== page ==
Although the majority of Americans have moved to a new community at least once in their lives, nearly 4 in 10 have never left the place they were born, according to a recent survey by the Pew Research Center. People who move usually do so to pursue economic opportunity, while people who have never moved say it’s mainly due to family and other connections.
The survey indicates that the biggest difference between people who move and those who stay put is linked to geographic and educational factors. Almost half of the adults living in the Midwest say they have lived there their entire lives (though I imagine if the survey was conducted in New Albany the number would be much lower), while fewer than one-third of those living in Western states say the same. Three-quarters of college graduates have moved at least once, but this is true for just over half of Americans who have no college diploma. Other findings from the survey:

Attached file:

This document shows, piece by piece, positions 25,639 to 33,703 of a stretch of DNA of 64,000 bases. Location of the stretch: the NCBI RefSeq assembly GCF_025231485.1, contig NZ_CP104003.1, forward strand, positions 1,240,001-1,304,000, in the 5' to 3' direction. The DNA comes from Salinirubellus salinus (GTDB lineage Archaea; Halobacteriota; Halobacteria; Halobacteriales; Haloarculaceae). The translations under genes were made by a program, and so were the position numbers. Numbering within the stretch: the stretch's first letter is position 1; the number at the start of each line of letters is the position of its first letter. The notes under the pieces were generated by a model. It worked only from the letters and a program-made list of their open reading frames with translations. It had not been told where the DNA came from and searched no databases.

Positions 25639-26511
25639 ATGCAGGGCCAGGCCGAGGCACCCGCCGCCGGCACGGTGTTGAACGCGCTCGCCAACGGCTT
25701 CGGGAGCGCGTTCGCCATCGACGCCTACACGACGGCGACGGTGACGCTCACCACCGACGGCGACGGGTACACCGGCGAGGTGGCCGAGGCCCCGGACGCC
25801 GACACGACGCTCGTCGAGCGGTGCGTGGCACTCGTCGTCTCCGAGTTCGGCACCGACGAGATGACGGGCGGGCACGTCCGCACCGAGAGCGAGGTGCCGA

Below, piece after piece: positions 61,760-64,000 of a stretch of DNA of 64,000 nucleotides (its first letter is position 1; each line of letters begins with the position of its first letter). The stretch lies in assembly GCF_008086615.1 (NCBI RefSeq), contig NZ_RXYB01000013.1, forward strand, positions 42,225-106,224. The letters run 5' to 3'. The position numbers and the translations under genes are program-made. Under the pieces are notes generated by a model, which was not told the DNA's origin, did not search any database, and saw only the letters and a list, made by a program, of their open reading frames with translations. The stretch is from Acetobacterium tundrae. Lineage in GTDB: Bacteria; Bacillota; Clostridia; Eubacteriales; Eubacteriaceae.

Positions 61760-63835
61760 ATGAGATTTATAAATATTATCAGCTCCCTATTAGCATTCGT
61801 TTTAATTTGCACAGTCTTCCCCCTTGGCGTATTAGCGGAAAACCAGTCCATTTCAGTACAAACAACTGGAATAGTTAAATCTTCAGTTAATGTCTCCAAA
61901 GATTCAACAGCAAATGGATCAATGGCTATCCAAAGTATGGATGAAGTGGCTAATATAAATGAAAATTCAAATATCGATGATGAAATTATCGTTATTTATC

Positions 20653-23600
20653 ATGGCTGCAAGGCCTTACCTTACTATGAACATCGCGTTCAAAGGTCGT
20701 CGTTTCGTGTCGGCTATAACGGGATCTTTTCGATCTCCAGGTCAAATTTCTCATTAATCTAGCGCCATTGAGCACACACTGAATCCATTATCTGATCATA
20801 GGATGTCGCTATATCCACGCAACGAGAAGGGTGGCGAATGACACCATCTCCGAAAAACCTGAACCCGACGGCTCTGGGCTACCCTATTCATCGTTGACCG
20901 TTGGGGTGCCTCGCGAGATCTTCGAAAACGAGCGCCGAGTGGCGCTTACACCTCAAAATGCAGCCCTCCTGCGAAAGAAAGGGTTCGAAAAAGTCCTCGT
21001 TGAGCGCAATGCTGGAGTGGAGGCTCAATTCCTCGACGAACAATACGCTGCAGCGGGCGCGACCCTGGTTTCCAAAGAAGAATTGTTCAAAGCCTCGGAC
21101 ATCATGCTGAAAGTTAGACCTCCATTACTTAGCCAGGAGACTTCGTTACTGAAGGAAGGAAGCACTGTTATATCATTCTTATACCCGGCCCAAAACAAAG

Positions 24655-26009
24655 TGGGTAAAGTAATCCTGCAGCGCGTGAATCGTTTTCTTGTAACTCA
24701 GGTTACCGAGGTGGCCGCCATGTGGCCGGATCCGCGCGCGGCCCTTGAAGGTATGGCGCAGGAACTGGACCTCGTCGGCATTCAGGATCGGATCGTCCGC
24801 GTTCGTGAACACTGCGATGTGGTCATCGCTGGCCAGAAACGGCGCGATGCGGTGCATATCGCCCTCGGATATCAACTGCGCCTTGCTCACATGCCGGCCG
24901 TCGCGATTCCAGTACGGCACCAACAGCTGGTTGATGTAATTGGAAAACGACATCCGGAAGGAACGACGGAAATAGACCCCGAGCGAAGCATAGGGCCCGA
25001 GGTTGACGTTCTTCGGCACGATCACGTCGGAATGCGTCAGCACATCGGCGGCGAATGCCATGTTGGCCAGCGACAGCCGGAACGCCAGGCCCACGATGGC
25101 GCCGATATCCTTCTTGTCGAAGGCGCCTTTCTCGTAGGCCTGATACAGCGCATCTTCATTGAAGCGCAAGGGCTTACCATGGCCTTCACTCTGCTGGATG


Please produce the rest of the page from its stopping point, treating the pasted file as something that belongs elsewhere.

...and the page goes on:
• 38% of Americans say the place they consider home isn’t where they are currently living.
• People define “home” differently: 26% say it’s where they’re born or raised; 22% say it’s where they live now; 18% say it’s where they have lived the longest; 15% say it’s where their family comes from; and 4% say it’s where they went to high school.
• 57% of respondents have never lived outside their current state; 37% have never left their hometown and the other 20% had moved from their hometown but never left their current state.
Reproduced from CRS magazine, April 2009